Domestic violence among teens generally is physical threats toward a partner or their families. It is also possible for them to experience it from family members. It presents itself in various ways.
It is important to realize domestic violence can happen to anyone. It doesn’t matter if you are rich or poor, straight or gay. Anyone can be abused, and anyone can be an abuser. Even being a former victim doesn’t mean you can’t abuse someone else.
Relationships also have cycles of violence. That is why it is important to teach teenagers how to recognize that once they start dating. If they can identify patterns, then they can see an abusive relationship sooner and get out.
The cycle of abuse is different depending on the scenario. Abuse between two teenagers it can start out romantic and nice. Then it might soon change.
When it comes to a family cycle of abuse, it can be so ongoing that the teen can’t even realize it is happening. They might also see it as normal.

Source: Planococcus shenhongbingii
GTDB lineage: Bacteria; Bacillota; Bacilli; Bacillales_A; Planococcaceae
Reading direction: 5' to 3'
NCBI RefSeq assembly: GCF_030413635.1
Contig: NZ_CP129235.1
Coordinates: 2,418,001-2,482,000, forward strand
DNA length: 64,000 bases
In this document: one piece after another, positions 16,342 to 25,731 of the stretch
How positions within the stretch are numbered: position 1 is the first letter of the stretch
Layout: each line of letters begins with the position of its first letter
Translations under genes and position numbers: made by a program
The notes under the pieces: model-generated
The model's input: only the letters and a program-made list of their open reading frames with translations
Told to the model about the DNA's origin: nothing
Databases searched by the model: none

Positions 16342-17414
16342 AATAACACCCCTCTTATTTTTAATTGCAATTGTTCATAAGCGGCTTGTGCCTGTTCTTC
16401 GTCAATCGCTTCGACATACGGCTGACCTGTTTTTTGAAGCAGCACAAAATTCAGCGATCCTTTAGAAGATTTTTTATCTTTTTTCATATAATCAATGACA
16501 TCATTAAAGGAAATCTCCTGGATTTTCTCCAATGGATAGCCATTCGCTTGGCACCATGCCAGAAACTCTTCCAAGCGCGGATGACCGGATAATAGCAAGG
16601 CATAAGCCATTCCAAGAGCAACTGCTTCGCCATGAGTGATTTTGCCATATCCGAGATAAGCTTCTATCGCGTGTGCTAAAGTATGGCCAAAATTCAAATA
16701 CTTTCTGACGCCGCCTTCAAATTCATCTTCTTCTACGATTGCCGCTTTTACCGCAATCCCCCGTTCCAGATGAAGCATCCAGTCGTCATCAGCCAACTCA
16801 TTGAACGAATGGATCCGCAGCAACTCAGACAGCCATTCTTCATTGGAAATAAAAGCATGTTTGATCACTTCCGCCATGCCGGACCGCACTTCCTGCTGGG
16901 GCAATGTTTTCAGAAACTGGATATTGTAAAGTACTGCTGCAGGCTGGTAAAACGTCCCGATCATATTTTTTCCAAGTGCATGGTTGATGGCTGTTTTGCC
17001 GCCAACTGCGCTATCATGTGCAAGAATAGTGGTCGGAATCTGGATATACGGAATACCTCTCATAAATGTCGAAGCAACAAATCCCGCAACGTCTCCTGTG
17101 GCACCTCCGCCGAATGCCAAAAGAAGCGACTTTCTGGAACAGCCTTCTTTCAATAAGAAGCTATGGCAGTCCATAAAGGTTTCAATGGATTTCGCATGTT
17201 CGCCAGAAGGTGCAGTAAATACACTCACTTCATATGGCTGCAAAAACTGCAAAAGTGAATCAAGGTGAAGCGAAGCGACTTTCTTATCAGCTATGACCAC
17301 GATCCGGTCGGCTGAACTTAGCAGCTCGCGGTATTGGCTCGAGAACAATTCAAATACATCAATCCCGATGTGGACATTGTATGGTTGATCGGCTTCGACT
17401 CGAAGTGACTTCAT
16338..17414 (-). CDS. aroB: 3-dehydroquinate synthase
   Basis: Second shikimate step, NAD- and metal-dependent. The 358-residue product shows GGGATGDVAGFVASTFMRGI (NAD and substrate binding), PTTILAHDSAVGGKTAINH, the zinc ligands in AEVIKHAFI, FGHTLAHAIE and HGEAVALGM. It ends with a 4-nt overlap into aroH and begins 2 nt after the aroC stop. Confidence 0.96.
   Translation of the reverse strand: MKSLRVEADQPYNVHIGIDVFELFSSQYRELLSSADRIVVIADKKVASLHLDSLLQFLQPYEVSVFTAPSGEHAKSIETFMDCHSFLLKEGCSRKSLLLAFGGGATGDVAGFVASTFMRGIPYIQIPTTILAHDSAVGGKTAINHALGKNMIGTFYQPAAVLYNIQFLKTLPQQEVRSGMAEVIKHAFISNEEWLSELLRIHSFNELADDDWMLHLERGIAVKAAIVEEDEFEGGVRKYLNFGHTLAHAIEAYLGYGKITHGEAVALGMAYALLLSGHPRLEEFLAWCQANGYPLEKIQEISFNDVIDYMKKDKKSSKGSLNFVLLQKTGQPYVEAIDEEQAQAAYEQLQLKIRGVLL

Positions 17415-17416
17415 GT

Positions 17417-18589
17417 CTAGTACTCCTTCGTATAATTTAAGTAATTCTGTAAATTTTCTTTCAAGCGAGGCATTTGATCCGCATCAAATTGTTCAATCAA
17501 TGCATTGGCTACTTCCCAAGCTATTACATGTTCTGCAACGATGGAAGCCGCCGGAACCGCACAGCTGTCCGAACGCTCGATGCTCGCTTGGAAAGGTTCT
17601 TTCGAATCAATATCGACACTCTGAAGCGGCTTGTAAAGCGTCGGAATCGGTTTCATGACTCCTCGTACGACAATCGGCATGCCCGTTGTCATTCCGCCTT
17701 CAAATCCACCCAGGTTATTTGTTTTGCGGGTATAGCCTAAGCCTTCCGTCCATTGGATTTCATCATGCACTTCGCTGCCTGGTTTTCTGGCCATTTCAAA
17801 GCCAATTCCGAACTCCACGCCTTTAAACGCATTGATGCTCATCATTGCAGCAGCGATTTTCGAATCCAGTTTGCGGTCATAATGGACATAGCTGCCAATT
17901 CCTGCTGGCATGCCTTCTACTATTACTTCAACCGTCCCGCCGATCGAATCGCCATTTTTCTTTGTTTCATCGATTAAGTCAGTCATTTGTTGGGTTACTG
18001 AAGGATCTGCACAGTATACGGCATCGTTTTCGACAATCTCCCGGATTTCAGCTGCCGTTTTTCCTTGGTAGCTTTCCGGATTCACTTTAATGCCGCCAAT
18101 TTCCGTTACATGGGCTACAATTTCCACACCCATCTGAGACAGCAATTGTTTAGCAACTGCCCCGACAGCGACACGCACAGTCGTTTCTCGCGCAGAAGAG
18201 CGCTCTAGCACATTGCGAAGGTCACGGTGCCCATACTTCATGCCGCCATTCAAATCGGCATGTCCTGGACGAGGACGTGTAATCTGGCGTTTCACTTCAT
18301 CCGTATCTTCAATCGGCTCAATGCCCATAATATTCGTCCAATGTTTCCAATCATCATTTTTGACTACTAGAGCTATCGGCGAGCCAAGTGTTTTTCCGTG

This is when the abuser starts to make the relationship less than perfect. It is common for an abuser to pick fights for seemingly no reason. They can cause the teen to feel like they’re walking on eggshells or have to watch what they say and do.
They might start being jealous of the teen’s other interactions even if they’re innocent. This easily turns into controlling behavior.
Soon the abuse will lead up to an explosion or crisis. The teen’s abuser might get violent or threatening. They could sexually attack them or force them to have sex when they don’t want to.
They could throw things or break them in front of the teen. They might even just verbally abuse them in explosive ways. Partners often want to intimidate their victims so that they feel in control. They may even say they have a right to act this way or that the victim caused it.
This is when the teen can be scared or worried. They might try to break up or run away from the relationship. It’s possible they may fight back this first time.
Of course, the abuser realizes that they might have pushed too far. They “apologize” to their victim, often in a roundabout way and shifting blame. They might blame their victim for having caused them to lose control.
If the abuser was using drugs or alcohol, they may try to blame their actions on that. They can say they want to change, but end up never following through. It can be relieving and confusing when the abuser admits they did wrong and promises to change.
They can sugarcoat it by buying the teen gifts or saying what they want to hear. Often the abuser will be extra attentive and loving. They might even claim they want to get better for the victim or ask them to help them change. None of these are good apologies.